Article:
SOCIOECONOMIC IMPACT:

As a direct result of the results of the SolarSoft project we now have the expertise and equipment in place which with further development work will strengthen our position with existing customers and open up access to additional customers due to the increasing demand for softer PV ribbon. This will have the following socioeconomic outcomes:

1. Improved competitiveness. This gives us the ability to access customers currently being supplied by Companies outside Europe which supply soft PV ribbon using a different technology which is a more expensive process than the one we have developed, giving us a competitive advantage to access these customers.

2. Employment protection. Of the 39 jobs in StripTinning, 10 are related to the production of ribbon. These 10 jobs will be made secure due to the requirements of existing customers to source softer copper than we can produce with the original technology and equipment.

3. Employment generation – 2014-2015: Strip Tinning are in negotiations with two customers which are at an advanced stage an which will mean that we will need to increase output significantly over the next two years from the current 200 tonnes per year to about 500 tonnes by 2015 and this should lead to the generation of an additional 7 jobs over the period 2014-2015.

4. Further Employment generation – 2016-2017. Strip tinning has opened an office in Shanghai this year and from this platform they expect to add new customers and they project that the additional output of 300 tonnes of PV ribbon required to service this market should lead to another additional 7 jobs at their plant in the UK during 2016-2017

5. Indirect Employment: The extra direct employment expected to be generated between now and 2017 is 14 jobs by 2017 and this should also generate an additional 70 indirect jobs in the Birmingham area of the UK.


DISSEMINATION:

Progress of the project and communication results to the SMEs has been achieved through the participation of the SMEs in project tasks and at the various technical and management meetings of the consortium.

A practical tool to assist in achieving optimum operating conditions in the form of an executable software program has been supplied from partner 4 UoB to partner 1 STl (Deliverable 6.2) to allow plasma annealer power settings and ribbon speeds to be selected for a range of target properties based on degree of cold deformation (shape of ribbon).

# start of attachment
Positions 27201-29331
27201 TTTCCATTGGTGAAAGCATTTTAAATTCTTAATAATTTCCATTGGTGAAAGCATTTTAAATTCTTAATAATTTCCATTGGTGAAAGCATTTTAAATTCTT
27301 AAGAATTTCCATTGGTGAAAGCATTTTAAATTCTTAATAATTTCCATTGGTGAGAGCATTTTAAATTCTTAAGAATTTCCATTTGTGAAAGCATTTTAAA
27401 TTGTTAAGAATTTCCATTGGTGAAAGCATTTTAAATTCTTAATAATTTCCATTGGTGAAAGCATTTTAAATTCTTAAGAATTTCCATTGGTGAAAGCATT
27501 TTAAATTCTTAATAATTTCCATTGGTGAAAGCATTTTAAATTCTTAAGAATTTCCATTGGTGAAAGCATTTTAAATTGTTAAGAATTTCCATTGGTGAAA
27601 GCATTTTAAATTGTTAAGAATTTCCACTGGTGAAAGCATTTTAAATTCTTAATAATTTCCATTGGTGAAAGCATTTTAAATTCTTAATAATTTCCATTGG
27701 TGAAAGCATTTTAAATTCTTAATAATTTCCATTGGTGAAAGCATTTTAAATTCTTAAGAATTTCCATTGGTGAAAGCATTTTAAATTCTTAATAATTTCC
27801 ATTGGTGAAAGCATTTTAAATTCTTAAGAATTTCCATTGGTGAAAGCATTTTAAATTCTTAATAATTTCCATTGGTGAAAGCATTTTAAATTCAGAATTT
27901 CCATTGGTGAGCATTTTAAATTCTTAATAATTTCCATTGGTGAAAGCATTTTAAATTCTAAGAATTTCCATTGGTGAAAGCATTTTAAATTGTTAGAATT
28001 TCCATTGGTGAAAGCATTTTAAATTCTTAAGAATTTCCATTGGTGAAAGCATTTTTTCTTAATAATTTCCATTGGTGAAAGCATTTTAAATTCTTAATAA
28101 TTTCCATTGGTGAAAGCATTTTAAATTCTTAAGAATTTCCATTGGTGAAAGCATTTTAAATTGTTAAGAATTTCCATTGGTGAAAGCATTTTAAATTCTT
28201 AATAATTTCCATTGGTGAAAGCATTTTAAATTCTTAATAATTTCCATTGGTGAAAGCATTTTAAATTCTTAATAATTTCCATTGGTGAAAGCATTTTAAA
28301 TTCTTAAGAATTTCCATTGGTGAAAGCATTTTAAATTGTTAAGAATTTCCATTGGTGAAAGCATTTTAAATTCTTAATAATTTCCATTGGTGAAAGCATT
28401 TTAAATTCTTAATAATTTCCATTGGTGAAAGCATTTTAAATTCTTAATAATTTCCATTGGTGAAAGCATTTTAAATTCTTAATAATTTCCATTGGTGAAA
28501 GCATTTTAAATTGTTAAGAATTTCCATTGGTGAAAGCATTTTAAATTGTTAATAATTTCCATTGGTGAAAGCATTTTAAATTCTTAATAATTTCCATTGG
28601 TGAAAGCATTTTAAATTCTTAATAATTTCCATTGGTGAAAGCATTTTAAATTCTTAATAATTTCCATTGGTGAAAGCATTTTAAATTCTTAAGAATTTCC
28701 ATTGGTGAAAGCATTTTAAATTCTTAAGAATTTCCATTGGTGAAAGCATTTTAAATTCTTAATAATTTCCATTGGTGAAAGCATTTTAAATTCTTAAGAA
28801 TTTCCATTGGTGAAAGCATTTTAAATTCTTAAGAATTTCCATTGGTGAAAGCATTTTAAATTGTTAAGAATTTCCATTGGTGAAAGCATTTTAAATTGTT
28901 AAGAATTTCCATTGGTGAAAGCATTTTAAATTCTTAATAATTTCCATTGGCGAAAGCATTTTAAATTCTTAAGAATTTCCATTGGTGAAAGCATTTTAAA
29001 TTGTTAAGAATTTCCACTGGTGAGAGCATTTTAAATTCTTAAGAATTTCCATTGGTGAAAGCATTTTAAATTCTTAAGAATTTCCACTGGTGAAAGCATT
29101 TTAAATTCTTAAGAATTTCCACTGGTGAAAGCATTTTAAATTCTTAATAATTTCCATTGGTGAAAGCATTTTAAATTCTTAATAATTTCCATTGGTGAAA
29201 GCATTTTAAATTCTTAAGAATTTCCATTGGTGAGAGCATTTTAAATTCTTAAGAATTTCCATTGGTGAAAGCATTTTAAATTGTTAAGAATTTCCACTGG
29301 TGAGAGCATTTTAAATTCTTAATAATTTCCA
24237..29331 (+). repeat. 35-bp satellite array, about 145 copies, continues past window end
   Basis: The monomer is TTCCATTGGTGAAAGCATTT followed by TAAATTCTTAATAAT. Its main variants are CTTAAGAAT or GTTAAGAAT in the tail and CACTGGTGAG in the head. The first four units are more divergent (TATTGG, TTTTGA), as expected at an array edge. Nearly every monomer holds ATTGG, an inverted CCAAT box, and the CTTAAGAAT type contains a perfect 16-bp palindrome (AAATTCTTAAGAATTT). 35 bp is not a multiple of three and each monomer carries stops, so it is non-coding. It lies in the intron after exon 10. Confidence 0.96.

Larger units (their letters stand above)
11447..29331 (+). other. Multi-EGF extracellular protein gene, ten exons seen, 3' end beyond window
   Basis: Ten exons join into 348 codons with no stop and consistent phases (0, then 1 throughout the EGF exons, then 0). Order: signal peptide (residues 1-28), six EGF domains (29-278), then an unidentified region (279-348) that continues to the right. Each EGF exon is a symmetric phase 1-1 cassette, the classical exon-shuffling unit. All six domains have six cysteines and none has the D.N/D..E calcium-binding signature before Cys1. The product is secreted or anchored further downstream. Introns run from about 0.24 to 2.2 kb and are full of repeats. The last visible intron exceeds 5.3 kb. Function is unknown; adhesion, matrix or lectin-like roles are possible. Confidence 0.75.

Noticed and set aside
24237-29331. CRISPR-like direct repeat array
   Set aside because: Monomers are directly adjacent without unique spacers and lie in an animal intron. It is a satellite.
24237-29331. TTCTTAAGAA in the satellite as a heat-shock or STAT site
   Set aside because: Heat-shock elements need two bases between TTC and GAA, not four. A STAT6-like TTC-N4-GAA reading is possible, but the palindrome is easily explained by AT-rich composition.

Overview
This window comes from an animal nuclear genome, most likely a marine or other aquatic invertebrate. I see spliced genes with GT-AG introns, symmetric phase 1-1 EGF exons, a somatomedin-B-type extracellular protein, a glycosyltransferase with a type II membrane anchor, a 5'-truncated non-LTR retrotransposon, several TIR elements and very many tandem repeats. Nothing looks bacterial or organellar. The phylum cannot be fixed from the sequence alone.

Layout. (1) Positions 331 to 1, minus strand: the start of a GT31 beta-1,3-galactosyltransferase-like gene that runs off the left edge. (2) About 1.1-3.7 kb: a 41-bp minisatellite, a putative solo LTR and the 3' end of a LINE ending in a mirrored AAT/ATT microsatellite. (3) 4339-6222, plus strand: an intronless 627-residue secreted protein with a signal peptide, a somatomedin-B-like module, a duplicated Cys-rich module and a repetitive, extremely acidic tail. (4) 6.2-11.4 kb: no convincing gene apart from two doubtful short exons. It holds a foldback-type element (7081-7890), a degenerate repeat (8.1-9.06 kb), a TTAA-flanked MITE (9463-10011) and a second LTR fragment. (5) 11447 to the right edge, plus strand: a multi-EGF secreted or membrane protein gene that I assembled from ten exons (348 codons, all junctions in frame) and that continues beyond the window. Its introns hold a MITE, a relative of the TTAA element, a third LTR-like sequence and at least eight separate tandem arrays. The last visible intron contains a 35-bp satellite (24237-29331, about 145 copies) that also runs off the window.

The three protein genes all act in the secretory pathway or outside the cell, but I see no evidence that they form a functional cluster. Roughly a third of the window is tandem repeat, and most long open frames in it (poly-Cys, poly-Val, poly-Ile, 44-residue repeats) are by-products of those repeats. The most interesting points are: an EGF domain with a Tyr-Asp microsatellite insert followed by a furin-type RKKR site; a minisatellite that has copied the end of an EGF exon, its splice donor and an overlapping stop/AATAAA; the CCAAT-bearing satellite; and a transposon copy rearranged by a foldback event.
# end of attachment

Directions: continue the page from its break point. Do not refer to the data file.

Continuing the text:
Dissemination to the general public including SMEs outside the consortium has been achieved using various means including
• SolarSoft web-site (http://www.solarsoft.org)
• SolarSoft Facebook page (https://www.facebook.com/solarsoftpv)
• SolarSoft also features strongly on the Strip Tinning Facebook page (https://www.facebook.com/pages/Strip-Tinning-Limited/308110685999573).

We have also prepared a press release it has been published by targeted relevant media such as
• BBC News
• The Birmingham Press
• BDaily
• Manufacturing Advisory Service
• Solar Power Portal

Events:
Strip Tinning had a stand at the SNEC PV POWER EXPO 2013 – (The 7th International Photovoltaic Power Generation Conference & Exhibition) in Shanghai with a major focus on the SolarSoft project in May 2013 heralding the opening of the Strip Tinning sales office and distribution centre in Shanghai in August 2013. This Shanghai office is being used to service the Chinese PV market, where they already have a number of customers. Simon Wong, a director of Strip Tinning, has moved from Birmingham to Shanghai to manage the Chinese market for Strip Tinning.
Richard Barton, MD of Strip Tinning has recently stated: “The new prototype line has the potential to really accelerate our expansion into the solar panel sector”.

Scientific publications include:
• Peer reviewed publication: “Modelling the effects of pore arrays on the electrical and mechanical properties of copper” by Dr Carl Slater and Martin Strangwood (Journal of Materials Research, Vol. 28, No. 17, Sep 14, 2013, PP 2539-2544).
• Abstract and slides of proceedings entitled “The influence of copper yield strength on the warpage of silicon wafers for photovoltaic applications” which was presented by Dr Carl Slater of partner 4 (UoB) to the International Congress on Materials and Renewable Energy (MRE 2013) held in Athens in July 2013.

List of Websites:


http://www.solarsoft.org/

Contacts:

For general information contact
Mr Steve O’Connor (Exploitation and Dissemination Manager for SolarSoft) at Striptinning Limited:
E-mail: Steve O'Connor(steve@striptinning.com)

For technical information contact
Dr Martin Strangwood (S&T Manager for SolarSoft) at the University of Birmingham:
E-mail: Martin Strangwood (m.strangwood@bham.ac.uk)